Scared yet? That’s not my intention, but it’s definitely a scary subject, especially if you have one or more of the following risk factors:

  • Fair skin, light hair color, light eye color
  • Tanning bed use
  • Exposure to UV radiation
  • Family history of melanoma
  • Sunburns at a young age
  • High number of moles
  • Previous melanoma diagnosis
  • Weakened immune system
  • Previous non-melanoma skin cancer diagnosis

If you meet any of these criteria, it is highly recommended that you see a dermatologist for a full-body skin check. Sadly, I meet 6 of them; thus, I see my dermatological oncologist every 3-4 months. And that’s 30+ years after my Stage 1 melanoma diagnosis!

Also, it’s vitally important to wear sunscreen every day. Make it a part of your morning routine, just like brushing your teeth.

With the focus on melanoma in May, many cities are hosting free skin cancer screenings. Check out the American Academy of Dermatology website to find a location near you: https://www.aad.org/public/spot-skin-cancer.

Resources:

Melanoma Research Foundation: https://www.melanoma.org

Aim at Melanoma Foundation: https://www.aimatmelanoma.org

Skin Cancer Foundation: http://www.skincancer.org

*  *  *

SUSAN

Susan is a freelance editor and copy editor for Addison: The Magazine of the North Dallas Corridor. She is the published author of Post, Share, and Tweet Your Way to the Top: A Freelancer’s Guide to Social Media Marketing, available through the Editorial Freelancers Association and Lulu Press.

Connect with Susan:

Website
Twitter
Facebook
LinkedIn


Thank you for stopping by today. I invite you to share your thoughts below. Please also share this need-to-know post across social media. Let’s make a difference together!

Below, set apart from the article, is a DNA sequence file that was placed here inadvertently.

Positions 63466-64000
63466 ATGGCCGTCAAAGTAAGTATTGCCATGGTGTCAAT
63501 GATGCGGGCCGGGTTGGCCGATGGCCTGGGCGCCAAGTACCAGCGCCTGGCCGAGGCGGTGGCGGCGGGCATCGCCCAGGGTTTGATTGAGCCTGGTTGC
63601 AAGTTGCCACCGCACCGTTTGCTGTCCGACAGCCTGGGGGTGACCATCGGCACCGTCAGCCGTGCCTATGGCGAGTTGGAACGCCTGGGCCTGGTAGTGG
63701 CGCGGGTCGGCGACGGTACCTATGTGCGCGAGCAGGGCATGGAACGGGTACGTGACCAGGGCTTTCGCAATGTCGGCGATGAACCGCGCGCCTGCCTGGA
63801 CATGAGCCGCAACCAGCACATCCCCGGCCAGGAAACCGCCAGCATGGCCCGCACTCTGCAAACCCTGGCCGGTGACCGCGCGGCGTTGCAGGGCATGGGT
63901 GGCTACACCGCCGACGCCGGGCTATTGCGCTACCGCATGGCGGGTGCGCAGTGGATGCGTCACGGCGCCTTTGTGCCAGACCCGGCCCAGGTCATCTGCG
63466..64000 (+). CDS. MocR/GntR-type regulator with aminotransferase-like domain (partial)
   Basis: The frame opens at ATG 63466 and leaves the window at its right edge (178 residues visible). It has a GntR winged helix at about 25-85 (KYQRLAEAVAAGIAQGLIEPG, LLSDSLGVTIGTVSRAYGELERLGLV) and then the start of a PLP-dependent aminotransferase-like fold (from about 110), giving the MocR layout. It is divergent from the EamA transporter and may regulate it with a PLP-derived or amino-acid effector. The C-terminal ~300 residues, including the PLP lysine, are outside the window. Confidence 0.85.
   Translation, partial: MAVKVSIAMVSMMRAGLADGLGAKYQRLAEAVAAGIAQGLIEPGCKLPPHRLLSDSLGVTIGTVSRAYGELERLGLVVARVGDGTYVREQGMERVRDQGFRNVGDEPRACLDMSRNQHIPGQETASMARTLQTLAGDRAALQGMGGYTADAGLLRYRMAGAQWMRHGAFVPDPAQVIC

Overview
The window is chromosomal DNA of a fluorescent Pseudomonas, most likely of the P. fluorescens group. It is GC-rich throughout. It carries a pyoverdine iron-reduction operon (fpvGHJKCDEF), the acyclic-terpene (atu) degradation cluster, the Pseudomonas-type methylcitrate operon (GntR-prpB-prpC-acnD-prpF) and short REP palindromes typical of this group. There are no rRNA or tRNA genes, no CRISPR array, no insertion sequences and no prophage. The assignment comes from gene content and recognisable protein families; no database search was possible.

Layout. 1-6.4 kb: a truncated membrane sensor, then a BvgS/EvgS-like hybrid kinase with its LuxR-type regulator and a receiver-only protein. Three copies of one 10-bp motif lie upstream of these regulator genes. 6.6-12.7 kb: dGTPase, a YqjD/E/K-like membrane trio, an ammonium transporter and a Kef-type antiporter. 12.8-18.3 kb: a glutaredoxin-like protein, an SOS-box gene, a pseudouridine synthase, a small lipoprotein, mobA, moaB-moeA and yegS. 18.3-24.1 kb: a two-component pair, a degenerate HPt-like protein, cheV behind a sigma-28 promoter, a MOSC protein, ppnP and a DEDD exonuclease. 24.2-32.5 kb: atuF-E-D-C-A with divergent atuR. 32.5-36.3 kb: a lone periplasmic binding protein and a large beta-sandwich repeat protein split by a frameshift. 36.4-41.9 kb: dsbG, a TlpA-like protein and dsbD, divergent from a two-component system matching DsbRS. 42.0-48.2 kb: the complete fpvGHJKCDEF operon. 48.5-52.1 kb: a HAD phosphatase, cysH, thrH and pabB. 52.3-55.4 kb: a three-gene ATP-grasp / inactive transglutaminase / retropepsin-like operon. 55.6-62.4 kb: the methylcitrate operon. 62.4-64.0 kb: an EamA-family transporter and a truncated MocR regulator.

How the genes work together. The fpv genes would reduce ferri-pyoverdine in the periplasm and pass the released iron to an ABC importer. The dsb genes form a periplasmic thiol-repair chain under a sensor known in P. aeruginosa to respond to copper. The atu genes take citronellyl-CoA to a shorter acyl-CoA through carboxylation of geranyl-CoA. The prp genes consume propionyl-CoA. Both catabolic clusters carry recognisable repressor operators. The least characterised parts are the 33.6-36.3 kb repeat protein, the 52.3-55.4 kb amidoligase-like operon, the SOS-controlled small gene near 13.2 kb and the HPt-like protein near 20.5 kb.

Until next time……………………Love & Blessings!!

 

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8 thoughts on “Melanoma Awareness Month with Susan Hughes – @hughesedits4u”

  1. Susan, thanks for such a timely reminder about sun exposure. I never paid attention to how much sun I was getting when I was younger, but as I’ve aged I’ve learned the importance of applying sunscreen and using hats when outdoors. I do love being in the sun, but I also understand how damaging it can be. It’s good to see more and more about melanoma awareness and sun-exposure education these days. This was a great post!

    1. Thank you so much, Mae. I’m glad to hear that you’re sun-smart. It makes such a huge difference. I enjoy being outdoors and in the sun too. Sunscreen, a wide-brimmed hat, and protective clothing can make a difference. Awareness is key to stopping melanoma in its tracks.

      Thanks for your kind words. Have a sun-safe day!

      Susan

  2. Good information to get out! I had several bad sunburns growing up and no on used screen in the seventies. I insisted my doctor refer to a dermatologist to get checked. Now it is a yearly check. Thanks for putting awareness out there.

    1. You’re welcome, DL. Thanks for your kind response. You’re so right; no one used sunscreen back then. And no one had a clue that all that sun exposure was bad. I grew up and still live on the Texas Gulf coast where it is sunny and hot. We were always in the water, and the tanner we were, the better. I’m glad you’re getting checked every year. Catching skin cancer early is crucial.

      Thanks again for responding. See you on Twitter!

      Susan

  3. I’ve started a blog targeting tanning salons and Zoom Tan in particular for their peddling of cancer to young women. zoomtanmelanoma.wordpress.com